Service Contract Act Wage Determination Hawaii

The Service Contract Act Wage Determination, also known as SCA, is a federal law that establishes minimum wage standards for workers performing services under specific types of federal contracts. The SCA applies to contracts with the federal government that exceed $2,500 and cover services such as janitorial, food service, and security.

In Hawaii, the SCA applies to contracts with the Department of Defense, the Department of Veterans Affairs, and other federal agencies. The wage determination for Hawaii is established by the Wage and Hour Division of the U.S. Department of Labor, which determines the minimum wage rates for specific job classifications based on the prevailing wage in the area.

Employers working under SCA contracts in Hawaii must pay their employees at least the minimum wage rate established for their job classification. The wage determination also includes fringe benefits, such as health insurance, vacation and sick leave, and retirement benefits.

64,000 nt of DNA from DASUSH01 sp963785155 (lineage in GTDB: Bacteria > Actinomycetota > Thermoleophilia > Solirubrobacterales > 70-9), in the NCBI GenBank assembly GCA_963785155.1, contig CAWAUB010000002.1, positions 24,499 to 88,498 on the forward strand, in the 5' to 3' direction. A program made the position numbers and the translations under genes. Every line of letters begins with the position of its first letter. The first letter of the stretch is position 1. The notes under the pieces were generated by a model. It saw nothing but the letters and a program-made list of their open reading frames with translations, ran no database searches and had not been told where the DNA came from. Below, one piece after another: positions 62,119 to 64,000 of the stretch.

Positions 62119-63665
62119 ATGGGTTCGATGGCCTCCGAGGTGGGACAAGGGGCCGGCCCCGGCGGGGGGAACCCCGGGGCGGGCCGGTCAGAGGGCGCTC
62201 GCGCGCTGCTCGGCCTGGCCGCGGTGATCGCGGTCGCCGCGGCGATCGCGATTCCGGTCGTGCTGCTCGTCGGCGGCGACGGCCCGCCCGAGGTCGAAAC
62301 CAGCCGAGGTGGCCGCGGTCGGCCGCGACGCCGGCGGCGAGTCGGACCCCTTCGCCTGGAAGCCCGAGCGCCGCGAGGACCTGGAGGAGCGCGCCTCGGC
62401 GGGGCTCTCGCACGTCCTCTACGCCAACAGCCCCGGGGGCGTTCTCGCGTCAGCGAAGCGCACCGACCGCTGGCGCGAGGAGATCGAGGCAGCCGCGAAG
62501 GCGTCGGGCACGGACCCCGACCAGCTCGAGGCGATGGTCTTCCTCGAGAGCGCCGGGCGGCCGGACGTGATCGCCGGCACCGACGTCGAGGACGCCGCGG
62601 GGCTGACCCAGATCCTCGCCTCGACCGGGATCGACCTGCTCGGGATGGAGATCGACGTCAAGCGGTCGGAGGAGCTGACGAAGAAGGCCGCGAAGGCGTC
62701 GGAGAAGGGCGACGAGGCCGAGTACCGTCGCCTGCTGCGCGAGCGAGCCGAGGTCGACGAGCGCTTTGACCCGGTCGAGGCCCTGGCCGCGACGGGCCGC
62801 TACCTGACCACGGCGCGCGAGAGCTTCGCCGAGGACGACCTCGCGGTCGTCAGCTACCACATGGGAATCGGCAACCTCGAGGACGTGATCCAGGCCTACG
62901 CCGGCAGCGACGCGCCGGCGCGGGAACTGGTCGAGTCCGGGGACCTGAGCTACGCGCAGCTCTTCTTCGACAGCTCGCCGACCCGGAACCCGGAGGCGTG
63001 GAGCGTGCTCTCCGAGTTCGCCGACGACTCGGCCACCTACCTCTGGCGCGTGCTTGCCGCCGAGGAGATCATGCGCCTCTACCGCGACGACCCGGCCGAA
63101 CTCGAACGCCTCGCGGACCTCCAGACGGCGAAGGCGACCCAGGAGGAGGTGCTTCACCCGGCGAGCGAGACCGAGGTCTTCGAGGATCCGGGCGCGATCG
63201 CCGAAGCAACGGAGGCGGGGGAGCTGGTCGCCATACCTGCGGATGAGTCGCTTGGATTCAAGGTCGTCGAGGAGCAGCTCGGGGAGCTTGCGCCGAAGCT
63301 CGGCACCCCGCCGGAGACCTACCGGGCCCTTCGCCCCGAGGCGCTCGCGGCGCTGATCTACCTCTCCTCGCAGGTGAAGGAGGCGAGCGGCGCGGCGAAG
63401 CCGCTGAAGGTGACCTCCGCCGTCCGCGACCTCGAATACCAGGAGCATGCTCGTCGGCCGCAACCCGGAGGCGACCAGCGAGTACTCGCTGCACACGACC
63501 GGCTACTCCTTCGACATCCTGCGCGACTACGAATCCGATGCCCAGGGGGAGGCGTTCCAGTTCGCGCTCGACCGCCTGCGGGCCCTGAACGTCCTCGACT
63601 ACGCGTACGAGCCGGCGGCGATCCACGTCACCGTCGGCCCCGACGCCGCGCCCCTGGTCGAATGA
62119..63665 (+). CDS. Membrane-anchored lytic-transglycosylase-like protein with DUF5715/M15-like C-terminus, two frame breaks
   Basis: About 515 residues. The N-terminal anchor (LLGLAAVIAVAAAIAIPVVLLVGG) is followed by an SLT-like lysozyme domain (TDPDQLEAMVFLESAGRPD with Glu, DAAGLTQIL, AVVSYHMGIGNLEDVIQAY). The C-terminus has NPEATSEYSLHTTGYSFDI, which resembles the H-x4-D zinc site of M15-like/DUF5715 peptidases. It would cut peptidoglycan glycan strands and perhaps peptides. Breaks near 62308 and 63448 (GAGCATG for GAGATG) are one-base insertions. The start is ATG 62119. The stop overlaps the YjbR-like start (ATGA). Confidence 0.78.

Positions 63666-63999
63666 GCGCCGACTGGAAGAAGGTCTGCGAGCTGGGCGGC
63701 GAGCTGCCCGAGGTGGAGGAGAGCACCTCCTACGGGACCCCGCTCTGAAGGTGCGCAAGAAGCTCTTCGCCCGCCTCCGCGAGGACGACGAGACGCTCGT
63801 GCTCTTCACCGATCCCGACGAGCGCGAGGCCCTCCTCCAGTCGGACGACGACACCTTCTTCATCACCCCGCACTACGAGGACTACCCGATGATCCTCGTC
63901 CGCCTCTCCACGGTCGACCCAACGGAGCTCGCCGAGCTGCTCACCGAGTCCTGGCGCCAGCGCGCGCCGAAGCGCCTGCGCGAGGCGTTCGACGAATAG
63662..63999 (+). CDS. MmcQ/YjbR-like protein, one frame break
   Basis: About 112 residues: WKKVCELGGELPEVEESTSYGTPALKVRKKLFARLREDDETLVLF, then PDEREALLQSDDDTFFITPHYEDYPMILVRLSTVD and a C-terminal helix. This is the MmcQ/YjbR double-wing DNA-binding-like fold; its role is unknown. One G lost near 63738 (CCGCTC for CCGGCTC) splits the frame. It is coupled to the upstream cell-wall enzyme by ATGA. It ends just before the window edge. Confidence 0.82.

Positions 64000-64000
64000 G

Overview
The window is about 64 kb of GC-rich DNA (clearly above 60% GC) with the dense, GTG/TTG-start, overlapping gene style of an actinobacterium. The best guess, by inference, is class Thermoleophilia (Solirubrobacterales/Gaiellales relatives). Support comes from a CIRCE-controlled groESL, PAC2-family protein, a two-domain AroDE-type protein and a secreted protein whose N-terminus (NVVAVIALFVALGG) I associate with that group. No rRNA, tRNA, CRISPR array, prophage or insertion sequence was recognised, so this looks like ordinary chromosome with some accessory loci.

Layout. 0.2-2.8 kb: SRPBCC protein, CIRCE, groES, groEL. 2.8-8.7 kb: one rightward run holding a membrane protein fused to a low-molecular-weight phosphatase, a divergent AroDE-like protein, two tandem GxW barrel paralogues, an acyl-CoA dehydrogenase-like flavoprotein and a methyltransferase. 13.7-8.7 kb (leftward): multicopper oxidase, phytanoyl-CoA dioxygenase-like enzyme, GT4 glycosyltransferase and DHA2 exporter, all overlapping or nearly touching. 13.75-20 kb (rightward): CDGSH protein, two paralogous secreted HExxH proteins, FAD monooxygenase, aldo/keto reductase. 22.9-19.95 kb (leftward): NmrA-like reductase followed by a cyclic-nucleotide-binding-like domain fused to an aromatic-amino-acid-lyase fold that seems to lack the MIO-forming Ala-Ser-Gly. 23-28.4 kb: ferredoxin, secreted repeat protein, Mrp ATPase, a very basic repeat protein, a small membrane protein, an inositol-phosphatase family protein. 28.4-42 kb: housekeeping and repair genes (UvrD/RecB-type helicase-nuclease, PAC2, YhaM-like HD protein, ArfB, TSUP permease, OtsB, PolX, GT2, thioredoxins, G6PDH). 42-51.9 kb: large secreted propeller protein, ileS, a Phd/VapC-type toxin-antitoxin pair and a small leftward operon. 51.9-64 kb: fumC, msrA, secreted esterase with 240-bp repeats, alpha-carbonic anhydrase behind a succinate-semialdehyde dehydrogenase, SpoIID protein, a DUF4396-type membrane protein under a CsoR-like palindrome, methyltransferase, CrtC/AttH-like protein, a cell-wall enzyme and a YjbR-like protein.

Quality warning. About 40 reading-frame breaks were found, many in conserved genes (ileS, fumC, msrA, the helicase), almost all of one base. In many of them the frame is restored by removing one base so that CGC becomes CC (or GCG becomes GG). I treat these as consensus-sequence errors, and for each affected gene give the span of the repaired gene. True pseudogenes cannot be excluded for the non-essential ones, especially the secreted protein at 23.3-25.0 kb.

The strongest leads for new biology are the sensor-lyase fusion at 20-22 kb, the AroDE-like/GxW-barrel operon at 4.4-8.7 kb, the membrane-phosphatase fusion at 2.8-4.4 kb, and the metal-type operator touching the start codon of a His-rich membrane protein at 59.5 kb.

Companies working on SCA contracts in Hawaii must also comply with other labor laws, such as the Fair Labor Standards Act and the Davis-Bacon Act. These laws establish additional requirements, such as overtime pay and prevailing wage rates for construction workers.

There are consequences for employers who fail to comply with the SCA and other labor laws. Violations can lead to back pay and damages, as well as suspension or debarment from future federal contracts.

In conclusion, the SCA wage determination in Hawaii is an important aspect of ensuring fair wages and benefits for workers performing services under federal contracts. Employers must adhere to these standards to avoid legal consequences and promote a positive working environment.

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